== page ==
Google Scholar 

  27. Guitton D, Buchtel, HA, Douglas RM (1985) Frontal lobe lesions in man cause difficulties in suppressing reflexive glances and in generating goal-directed saccades. Exp Brain Res 16:553–610

    Google Scholar 

  28. Klapp ST (1975) Feedback versus motor programming in the control of aimed movements. J Exp Psychol Hum Percept Perform 104:147–153

    Google Scholar 

  29. Mather JA, Fisk JD (1985) Orienting to targets by looking and pointing: parallels and interactions in ocular and manual performance. Q J Exp Psychol 37A:315–338

    Google Scholar 

  30. Miall RC, Weir DJ, Stein JF (1987) Visuo-motor tracking during reversible inactivation of the cerebellum. Exp Brain Res 65:455–464

    Google Scholar 

  31. Miall RC, Weir DJ, Wolpert DM, Stein JF (1993) Is the cerebellum a Smith predictor? J Mot Behav 25:203–216

    PubMed  Google Scholar 

  32. Pashler H (1984) Processing stages in overlapping tasks: evidence for a central bottleneck. J Exp Psychol Hum Percept Perform 10:358–377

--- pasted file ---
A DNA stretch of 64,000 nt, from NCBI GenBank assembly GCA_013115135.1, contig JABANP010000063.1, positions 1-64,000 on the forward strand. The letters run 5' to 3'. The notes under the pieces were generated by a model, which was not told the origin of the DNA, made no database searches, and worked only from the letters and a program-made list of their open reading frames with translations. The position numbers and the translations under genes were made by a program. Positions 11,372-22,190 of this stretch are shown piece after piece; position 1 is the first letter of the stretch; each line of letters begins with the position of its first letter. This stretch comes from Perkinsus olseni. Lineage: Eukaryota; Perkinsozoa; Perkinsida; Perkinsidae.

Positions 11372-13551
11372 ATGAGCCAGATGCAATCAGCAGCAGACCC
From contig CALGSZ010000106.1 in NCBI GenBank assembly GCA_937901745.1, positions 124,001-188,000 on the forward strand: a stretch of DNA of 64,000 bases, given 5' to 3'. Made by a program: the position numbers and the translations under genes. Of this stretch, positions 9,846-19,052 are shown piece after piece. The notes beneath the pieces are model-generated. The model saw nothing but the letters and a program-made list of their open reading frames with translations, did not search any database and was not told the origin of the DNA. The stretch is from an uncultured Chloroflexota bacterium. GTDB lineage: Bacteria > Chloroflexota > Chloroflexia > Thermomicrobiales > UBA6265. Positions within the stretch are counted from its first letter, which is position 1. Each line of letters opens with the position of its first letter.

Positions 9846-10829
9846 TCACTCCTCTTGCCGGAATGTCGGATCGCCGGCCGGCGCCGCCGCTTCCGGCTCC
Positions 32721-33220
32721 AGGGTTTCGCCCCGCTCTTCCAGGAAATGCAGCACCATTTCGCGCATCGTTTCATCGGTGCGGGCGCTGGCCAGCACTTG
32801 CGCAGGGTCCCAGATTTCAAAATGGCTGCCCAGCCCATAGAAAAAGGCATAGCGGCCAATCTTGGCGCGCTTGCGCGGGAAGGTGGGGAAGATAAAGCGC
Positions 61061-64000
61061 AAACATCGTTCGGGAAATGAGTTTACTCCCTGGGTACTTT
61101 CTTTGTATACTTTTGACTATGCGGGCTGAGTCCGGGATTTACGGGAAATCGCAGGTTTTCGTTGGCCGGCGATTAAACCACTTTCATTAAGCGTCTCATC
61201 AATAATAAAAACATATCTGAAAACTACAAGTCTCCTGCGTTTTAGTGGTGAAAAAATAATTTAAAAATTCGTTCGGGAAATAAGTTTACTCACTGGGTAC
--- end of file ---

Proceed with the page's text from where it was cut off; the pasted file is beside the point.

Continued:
Google Scholar 

  33. Pashler H (1989) Dissociations and dependencies between speed and accuracy: evidence for a two-component theory of divided attention in simple tasks. Cogn Psychol 21:529–574

    Google Scholar 

  34. Pashler H (1990) Do response modality effects support multiprocessor models of divided attention? J Exp Psychol Hum Percept Perform 16:826–842

    Google Scholar 

  35. Pashler H (1992) Dual-task interference and elementary mental mechanisms. In: Meyer D, Kornblum S (eds) Attention and performance, vol XIV. MIT Press, Cambridge, Mass

    Google Scholar 

  36. Pashler H, Johnston JC (1989) Chronometric evidence for central postponement in temporally overlapping tasks. Q J Exp Psychol 41A:19–45

    Google Scholar 

  37. Pashler H, Hoffman J, Carrier M (1993) Saccadic eye movements and dual-task interference. Q J Exp Psychol 46A:51–82

    Google Scholar